The cycle continues. Charlotte, North Carolina, police say Keith Lamont Scott was holding a firearm and posed an “imminent deadly threat” when Officer Brentley Vinson, who is also Black, shot and killed him. But witnesses say Scott was holding a book, not a gun. A crowd of about 100 gathered at the scene to protest police killings across the country, including Friday’s in Tulsa, Oklahoma. The protest was allegedly infiltrated by “agitators” who damaged police vehicles, and 12 officers were injured as police used tear gas to break up the crowd.
It might be too little, too late. Japan’s economy has had three and a half years of slowed inflation, and the country’s central bank has had enough. It surprised the global financial community by vowing to cap 10-year bond yields and to intentionally overshoot its 2 percent inflation goal in a bid to bring prices up. The news saw the Nikkei rally nearly 2 percent and the yen fall slightly against the dollar while investors puzzle out whether this unusual step will help or hurt the nation’s finances.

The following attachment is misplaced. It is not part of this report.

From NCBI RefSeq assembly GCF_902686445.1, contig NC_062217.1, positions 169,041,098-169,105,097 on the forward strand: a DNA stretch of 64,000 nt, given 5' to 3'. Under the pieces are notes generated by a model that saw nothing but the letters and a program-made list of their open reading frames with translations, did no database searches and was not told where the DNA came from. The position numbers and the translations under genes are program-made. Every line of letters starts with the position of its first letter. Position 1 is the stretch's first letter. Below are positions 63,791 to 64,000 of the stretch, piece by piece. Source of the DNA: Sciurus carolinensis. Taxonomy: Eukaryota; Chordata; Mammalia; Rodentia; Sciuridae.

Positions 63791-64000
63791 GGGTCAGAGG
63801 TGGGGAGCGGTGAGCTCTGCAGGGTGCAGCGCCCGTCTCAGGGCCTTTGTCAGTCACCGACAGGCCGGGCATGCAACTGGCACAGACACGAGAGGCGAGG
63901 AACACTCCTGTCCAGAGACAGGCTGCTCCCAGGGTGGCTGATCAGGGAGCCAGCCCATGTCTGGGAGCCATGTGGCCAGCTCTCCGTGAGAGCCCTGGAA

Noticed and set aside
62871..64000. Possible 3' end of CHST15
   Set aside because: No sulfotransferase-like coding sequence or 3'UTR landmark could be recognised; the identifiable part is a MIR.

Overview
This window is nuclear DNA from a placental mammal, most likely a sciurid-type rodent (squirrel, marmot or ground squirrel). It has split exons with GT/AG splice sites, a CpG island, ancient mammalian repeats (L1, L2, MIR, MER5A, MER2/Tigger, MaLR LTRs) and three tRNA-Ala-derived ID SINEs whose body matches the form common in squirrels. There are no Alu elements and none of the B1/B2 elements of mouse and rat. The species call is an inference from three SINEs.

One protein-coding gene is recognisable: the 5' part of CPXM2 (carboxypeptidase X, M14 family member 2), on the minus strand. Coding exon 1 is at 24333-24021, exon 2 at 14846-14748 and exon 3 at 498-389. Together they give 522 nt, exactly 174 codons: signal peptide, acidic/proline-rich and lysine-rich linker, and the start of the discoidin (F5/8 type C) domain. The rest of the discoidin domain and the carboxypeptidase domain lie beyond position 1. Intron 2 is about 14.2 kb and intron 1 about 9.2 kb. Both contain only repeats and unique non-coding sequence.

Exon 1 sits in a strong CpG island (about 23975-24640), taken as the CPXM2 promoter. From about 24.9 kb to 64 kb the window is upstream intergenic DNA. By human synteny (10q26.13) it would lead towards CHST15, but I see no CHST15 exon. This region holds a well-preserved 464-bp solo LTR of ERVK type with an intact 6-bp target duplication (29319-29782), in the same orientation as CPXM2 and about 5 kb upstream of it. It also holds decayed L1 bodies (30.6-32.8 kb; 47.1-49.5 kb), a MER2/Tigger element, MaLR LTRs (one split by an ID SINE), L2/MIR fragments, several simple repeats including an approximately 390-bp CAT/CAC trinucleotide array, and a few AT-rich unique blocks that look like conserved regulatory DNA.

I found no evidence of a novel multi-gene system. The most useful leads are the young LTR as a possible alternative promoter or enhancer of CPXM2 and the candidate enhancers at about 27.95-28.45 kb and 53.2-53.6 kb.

Know This: The Justice Department has filed charges against Ahmad Khan Rahami in last week’s New York and New Jersey bombings. South Korea and the U.S. are planning a simulated attack on a nuclear facility next month. And underwater archaeologists found a 2,000-year-old skeleton in the famed Roman-era Antikythera shipwreck.
Read This: We can’t tell you why Brangelina broke up, but here’s a longread on how Angelina Jolie’s controlling the media narrative about their split.
Remember This Number: 700,000. That’s how many people are estimated to die each year from drug resistant infections, prompting a forthcoming pledge from all 193 U.N. member states to work together on fighting superbugs.
Bye bye, Brangelina. The actors and parents of six are calling quits on their marriage of just two years, after more than a decade together. Jolie, a U.N. diplomat and lecturer at the London School of Economics, has reportedly filed the legal paperwork to dissolve the marriage. The pair have been tabloid favorites since co-starring in Mr. & Mrs. Smith — while Pitt was still married to actress Jennifer Aniston. Jolie is reportedly seeking physical custody of the children as speculation abounds over just what caused the split.